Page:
Starting a Town by Accident

Here's your nightly math! Just 5 quick minutes of number fun for kids and parents at home. Read a cool fun fact, followed by math riddles at different levels so everyone can jump in. Your kids will love you for it.

Starting a Town by Accident

February 13, 2019

We love hearing about towns with silly names, and our fan Scott S. just told us about one we didn’t know: Accident, Maryland. How did it get its name? Apparently back in 1774, Lord Baltimore (for whom the big city is named) told people they could move onto his land in western Maryland. Two guys named William Deakins and Brook Beall headed to a certain creek, and started marking off the space they wanted — only to find out that they’d grabbed the same land “by accident.” They were buddies, so they didn’t fight over it — Deakins let Beall take the land. But it also turned out to be only 682 acres, not the 778 that Beall was supposed to get. So there was a math accident in there, too!

Wee ones: The town of Accident is roughly a rectangle. Can you find 2 things in your room that are rectangles?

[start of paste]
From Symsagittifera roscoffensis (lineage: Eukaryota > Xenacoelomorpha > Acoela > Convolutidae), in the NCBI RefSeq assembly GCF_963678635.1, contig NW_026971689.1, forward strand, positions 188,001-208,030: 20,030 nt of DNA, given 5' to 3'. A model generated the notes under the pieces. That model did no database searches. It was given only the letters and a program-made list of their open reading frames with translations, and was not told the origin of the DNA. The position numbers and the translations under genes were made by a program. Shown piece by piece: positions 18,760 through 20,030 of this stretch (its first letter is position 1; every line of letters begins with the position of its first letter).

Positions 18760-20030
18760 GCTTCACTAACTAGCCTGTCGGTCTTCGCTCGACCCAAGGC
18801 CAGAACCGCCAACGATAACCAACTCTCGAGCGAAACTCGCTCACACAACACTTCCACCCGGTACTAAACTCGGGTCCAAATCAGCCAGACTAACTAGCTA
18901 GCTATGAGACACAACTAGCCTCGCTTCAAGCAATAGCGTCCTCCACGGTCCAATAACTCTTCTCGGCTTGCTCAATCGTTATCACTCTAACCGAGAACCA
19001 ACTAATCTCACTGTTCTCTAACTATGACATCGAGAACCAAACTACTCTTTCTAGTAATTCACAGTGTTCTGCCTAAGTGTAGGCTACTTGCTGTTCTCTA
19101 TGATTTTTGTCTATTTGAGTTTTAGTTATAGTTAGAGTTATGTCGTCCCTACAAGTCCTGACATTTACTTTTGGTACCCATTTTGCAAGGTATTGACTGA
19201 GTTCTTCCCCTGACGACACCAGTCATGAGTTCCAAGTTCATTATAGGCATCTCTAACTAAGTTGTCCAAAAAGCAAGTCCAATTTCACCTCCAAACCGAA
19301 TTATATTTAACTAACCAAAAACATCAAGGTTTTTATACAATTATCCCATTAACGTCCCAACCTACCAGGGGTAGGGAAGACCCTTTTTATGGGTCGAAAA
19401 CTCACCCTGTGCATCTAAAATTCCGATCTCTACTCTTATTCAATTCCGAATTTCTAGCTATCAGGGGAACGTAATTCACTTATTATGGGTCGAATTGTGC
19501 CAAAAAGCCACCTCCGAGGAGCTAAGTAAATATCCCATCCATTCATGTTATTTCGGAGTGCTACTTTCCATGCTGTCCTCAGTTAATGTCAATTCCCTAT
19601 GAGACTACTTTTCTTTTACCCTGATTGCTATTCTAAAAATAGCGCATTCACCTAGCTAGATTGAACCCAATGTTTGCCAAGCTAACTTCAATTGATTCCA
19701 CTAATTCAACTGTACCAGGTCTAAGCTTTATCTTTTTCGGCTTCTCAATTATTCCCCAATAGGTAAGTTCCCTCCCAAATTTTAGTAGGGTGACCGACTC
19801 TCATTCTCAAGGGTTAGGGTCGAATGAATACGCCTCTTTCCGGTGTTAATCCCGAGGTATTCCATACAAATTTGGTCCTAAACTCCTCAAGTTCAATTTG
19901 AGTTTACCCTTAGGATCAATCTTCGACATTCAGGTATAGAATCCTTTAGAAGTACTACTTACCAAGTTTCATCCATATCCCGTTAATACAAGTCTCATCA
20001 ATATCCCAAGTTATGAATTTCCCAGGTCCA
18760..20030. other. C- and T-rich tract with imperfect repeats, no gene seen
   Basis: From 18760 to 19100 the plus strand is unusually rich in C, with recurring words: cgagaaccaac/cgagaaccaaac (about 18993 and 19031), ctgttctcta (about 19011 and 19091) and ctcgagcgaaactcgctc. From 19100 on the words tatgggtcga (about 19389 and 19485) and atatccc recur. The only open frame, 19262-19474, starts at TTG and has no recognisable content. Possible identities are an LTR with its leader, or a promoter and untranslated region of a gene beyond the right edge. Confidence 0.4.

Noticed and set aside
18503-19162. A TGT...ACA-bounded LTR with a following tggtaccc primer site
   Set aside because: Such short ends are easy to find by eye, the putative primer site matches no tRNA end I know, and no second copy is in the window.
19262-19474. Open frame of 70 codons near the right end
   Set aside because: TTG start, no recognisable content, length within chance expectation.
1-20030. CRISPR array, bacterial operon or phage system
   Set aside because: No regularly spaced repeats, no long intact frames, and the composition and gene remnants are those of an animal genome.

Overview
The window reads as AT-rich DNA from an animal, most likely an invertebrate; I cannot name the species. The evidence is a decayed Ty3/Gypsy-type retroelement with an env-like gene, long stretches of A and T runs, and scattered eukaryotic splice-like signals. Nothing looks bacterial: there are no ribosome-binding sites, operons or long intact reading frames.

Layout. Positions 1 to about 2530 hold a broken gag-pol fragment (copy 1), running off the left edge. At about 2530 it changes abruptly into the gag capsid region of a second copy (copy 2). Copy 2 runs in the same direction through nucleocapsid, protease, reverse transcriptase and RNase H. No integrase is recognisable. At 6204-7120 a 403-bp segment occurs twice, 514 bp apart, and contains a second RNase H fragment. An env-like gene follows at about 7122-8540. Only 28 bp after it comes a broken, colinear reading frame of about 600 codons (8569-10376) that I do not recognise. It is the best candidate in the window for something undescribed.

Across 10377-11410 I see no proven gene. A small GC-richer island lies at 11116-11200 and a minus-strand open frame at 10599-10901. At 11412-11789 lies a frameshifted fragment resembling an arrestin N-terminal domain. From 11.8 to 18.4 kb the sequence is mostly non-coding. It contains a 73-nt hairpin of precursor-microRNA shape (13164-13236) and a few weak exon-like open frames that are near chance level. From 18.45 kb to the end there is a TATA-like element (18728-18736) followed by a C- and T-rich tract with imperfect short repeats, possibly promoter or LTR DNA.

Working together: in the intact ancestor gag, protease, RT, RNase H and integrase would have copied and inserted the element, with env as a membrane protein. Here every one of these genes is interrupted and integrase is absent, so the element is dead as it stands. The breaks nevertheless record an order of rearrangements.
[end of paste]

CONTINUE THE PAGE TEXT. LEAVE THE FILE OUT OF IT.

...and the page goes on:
Little kids: If there are 5 trees on your street block, and you pick out one for your treehouse, how many trees are left for other kids? Bonus: If you start building your treehouse on a Tuesday and finish 3 days later, when do you finish?

Big kids: If there are 24 trees in the park, and 10 kids come along and each picks a tree for a treehouse…then 18 more kids pick trees, at least how many “accidents” of picking the same tree have to happen? Bonus: The Accident accident happened in 1774. How long ago was that before the year 2017, when we heard about it here?












Wee ones: Answers might include a shoebox, a book cover, a door, or the front of a dresser drawer.

Little kids: 4 trees. Bonus: On Friday.

Big kids: At least 4 accidents. Bonus: 243 years before.

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About the Author

Laura Overdeck

Laura Overdeck

Laura Bilodeau Overdeck is founder and president of Bedtime Math Foundation. Her goal is to make math as playful for kids as it was for her when she was a child. Her mom had Laura baking before she could walk, and her dad had her using power tools at a very unsafe age, measuring lengths, widths and angles in the process. Armed with this early love of numbers, Laura went on to get a BA in astrophysics from Princeton University, and an MBA from the Wharton School of Business; she continues to star-gaze today. Laura’s other interests include her three lively children, chocolate, extreme vehicles, and Lego Mindstorms.

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